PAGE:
New Scottish Tory leader Douglas Ross says he has never met Dominic Cummings, the controversial adviser to the Prime Minister who sparked his resignation from the Government.
Mr Ross quit as Scotland Office minister in May, after hearing Mr Cummings’ efforts to defend his trip from London to Durham during the Covid-19 lockdown.
Just over two months later the MP became leader of the Scottish Conservatives, following Jackson Carlaw’s sudden resignation.
But Mr Ross insisted Number 10 had “no involvement” in his decision to take on that job.
Speaking to BBC Radio 4’s Political Thinking with Nick Robinson, Mr Ross said the two moves were “completely separate”.
Asked if Number 10 was happy for him to stand as leader in Scotland having resigned from the Government, he said: “They had no involvement.
“From my point of view, I had no discussion with them, and some people have suggested that somehow the two were connected – that I resigned as a minister and then became leader of the Scottish Party.
“Actually there were several months between the two. From my point of view, they were completely separate.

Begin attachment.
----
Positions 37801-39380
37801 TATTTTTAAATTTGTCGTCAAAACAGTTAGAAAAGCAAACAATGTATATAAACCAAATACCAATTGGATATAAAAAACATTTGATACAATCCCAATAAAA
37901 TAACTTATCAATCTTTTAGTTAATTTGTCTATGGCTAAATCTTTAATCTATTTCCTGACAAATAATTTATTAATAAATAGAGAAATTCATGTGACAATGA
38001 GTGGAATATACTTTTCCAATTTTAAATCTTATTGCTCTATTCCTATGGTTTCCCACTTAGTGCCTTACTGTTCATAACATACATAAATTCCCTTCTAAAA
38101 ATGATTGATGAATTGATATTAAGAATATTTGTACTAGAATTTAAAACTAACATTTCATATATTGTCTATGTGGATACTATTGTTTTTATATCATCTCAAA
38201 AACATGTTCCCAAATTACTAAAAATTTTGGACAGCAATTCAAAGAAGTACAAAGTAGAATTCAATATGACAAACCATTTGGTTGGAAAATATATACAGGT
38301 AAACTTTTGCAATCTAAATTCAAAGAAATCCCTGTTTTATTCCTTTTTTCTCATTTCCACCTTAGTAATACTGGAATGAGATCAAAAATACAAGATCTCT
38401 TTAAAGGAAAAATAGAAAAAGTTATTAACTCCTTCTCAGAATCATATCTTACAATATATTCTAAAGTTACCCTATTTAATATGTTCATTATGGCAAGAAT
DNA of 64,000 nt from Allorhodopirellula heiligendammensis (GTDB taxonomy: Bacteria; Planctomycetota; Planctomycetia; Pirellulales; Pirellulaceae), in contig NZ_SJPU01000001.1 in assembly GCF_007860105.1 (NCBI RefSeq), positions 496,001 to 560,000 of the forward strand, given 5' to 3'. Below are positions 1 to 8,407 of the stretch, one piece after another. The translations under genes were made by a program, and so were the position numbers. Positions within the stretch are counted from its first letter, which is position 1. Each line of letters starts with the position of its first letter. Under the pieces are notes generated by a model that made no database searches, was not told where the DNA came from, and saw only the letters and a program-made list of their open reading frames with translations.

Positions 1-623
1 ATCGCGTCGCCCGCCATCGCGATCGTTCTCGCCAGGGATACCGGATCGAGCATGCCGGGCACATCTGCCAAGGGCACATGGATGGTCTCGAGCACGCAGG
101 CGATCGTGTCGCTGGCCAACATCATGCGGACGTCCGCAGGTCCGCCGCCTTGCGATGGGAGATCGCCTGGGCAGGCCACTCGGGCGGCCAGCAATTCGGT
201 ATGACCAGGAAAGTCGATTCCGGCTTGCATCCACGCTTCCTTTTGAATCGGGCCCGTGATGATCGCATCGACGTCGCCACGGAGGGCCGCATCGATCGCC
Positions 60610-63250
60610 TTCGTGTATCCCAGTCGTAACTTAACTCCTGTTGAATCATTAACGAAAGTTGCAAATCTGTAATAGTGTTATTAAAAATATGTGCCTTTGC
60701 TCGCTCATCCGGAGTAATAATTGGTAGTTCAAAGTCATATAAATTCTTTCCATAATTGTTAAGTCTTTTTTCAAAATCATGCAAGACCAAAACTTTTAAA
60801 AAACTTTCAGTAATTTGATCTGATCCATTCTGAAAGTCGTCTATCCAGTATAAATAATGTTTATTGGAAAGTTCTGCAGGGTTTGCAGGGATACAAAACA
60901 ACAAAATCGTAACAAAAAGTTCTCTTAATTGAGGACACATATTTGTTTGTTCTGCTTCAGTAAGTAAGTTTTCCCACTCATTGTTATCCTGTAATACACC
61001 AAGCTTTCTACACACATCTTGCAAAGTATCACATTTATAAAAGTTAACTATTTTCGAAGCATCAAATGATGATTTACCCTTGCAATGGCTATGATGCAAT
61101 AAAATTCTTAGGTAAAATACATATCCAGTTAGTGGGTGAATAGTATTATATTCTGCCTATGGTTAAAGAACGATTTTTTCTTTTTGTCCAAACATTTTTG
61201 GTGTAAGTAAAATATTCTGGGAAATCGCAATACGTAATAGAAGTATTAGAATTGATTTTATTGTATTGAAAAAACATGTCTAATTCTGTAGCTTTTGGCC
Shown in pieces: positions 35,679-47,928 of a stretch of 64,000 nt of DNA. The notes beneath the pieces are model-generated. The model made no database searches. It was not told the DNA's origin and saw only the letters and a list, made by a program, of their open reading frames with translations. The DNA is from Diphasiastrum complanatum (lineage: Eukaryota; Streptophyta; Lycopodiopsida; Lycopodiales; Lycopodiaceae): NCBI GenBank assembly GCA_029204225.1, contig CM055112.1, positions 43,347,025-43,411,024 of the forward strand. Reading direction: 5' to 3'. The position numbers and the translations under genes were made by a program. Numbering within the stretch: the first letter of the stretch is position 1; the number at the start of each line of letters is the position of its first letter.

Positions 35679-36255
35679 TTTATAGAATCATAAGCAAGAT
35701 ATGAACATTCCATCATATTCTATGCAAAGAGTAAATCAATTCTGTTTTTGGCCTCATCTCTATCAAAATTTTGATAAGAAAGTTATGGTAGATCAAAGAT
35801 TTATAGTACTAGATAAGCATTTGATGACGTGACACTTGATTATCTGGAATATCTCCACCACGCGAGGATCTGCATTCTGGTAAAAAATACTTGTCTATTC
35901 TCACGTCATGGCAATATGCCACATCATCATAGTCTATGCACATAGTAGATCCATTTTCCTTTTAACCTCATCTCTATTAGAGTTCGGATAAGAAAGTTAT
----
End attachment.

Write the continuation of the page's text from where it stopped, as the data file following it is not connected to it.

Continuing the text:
“As I said at the time, I thought long and hard about resigning from government, because at that time I knew what it meant for my future career and I’m still relatively young in politics.
“I knew the decision to resign was correct and I still do, but several months later a new opportunity arose.”
Asked if he had spoken to Mr Cummings since he resigned in protest at his behaviour, Mr Ross said: “I haven’t spoken to him before I resigned and I haven’t talked to him since I resigned.
“I’ve never met the man.”
Mr Cummings had argued that his journey to Durham in March was justified as he sought to protect his family’s health.
But controversy erupted when news of the trip emerged.
When he resigned from the Scotland Office in May, Mr Ross insisted that Mr Cummings’ interpretation of coronavirus lockdown rules was “not shared by the vast majority of people”.
The Moray MP said at the time: “I have constituents who didn’t get to say goodbye to loved ones, families who could not mourn together, people who didn’t visit sick relatives because they followed the guidance of the Government.
“I cannot in good faith tell them they were all wrong, and one senior adviser to the Government was right.”